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José María Córdova Statue by Betancourt & Archipelago of San Andres and Providencia 10 Pesos Colombia Authentic Coin Money for Jewelry

José María Córdova Statue by Betancourt & Archipelago of San Andres and Providencia 10 Pesos Colombia Authentic Coin Money for Jewelry

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José María Córdova Statue by Rodrigo Arenas Betancourt & Archipelago of San Andres and Providencia 10 Pesos Colombia Authentic Coin Money for Jewelry and Craft Making (Horseback Warrior)

Obverse: Monument by Rodrigo Arenas Betancourt, "Tribute to José Maria Córdoba" -- located in Principal Park, Rionegro (Antioquia) -- within an octagonal rim
Translation: Republic of Colombia

Map of the San Andrés and Providencia Islands, Colombian archipelago located about 700 km northwest of Colombia, in the Caribbean Sea, off Nicaragua. 13°20'N 81°22'O are the coordinates of Providencia Island. 81°40'O is the coral reef longitude, east of Saint Andrés.
13°20 81°22
Translation: San Andres and Providencia Islands
13 ° 20 81 ° 22
81 ° 40
10 Pesos Colombia

Issuer Colombia
Period Republic (1886-date)
Type Standard circulation coin
Years 1981-1989
Value 10 Pesos
10 COP = USD 0.0027
Currency Peso decimalized (1847-date)
Composition Nickel brass
Weight 9.96 g
Diameter 28 mm
Thickness 1.75 mm
Shape Round
Technique Milled
Orientation Coin alignment ↑↓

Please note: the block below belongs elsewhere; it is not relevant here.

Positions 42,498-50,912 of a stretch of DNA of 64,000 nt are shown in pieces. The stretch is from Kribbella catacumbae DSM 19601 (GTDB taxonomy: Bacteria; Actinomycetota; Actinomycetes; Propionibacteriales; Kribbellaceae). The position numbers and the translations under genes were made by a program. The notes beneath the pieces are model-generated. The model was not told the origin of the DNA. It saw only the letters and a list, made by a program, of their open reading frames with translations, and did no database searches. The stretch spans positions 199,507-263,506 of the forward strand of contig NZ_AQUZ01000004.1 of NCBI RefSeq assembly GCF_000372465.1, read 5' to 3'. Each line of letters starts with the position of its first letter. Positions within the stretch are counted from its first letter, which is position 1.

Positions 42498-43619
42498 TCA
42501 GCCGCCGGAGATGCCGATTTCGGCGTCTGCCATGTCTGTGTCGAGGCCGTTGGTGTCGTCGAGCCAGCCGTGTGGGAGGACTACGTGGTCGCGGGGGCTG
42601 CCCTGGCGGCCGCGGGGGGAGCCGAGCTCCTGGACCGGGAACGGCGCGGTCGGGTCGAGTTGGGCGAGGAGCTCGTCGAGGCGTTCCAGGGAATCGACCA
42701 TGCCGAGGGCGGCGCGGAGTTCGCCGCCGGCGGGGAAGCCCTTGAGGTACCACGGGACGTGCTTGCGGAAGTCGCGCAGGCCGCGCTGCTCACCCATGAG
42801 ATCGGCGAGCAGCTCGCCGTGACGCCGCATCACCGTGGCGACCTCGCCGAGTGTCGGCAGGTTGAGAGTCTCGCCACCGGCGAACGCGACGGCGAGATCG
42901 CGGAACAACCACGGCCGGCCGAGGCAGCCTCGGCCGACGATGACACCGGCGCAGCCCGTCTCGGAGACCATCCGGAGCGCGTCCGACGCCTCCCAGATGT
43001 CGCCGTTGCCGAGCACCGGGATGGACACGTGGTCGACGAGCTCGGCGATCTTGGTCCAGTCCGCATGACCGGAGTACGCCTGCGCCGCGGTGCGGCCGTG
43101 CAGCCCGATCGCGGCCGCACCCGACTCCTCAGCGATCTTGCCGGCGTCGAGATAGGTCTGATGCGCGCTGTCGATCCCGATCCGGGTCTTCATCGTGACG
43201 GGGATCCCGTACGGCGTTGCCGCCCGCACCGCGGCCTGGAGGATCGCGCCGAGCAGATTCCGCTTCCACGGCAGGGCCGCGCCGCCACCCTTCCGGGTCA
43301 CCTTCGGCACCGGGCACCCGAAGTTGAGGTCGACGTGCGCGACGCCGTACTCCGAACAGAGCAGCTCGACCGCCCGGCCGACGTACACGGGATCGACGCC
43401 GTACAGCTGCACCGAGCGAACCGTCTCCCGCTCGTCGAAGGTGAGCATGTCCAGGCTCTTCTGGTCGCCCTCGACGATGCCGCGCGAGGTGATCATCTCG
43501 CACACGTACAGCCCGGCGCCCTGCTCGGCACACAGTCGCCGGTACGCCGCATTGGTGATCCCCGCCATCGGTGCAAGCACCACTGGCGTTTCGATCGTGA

Number N# 2435
References KM# 270

José María Córdova Muñoz, also known as the "Hero of Ayacucho", was a General of the Colombian army during the Independence War of Colombia, Perú, and Bolivia from Spain.


Rodrigo Arenas Betancourt (El Uvital, rural area of Fredonia ( Antioquia ), October 23, 1919 - Medellín , May 14, 1995) was a Colombian sculptor and writer. He is considered one of the most prolific and appreciated Colombian artists nationally and internationally. His works are characterized by being gigantic, melodramatic and spectacular, highlighting in many of them the great characters of Colombian history as well as their important deeds and works. Many of his sculptures are public monuments, almost all of his work being found in different cities of Colombia and Mexico.. Some works that were not conceived to be exhibited in public remain in Caldas (Antioquia) under the care of his wife, María Elena Quintero de Arenas, and their five children. He was a serial sculptor who always worked with bronze, concrete, and steel, although some of his early work also included terracotta. He won the National Prize for Plastic Arts of Colombia in 1975, awarded by Colcultura.


The Archipelago of San Andrés, Providencia and Santa Catalina (Spanish: Archipiélago de San Andrés, Providencia y Santa Catalina, or, in everyday language, San Andrés and Providencia, is one of the departments of Colombia. It consists of two island groups in the Caribbean Sea about 775 km (482 mi) northwest of mainland Colombia, and eight outlying banks and reefs. The largest island of the archipelago is called San Andrés and its capital is San Andrés. The other large islands are Providencia and Santa Catalina Islands which lie to the north-east of San Andrés; their capital is Santa Isabel.

Spain formally claimed the archipelago of San Andres and Providencia in 1510, a few years after the voyages of Christopher Columbus. In 1544, the territory was placed under the administration of the Captaincy General of Guatemala. During the early years, Spain concentrated on exploring and colonizing the mainland and hardly settled the islands.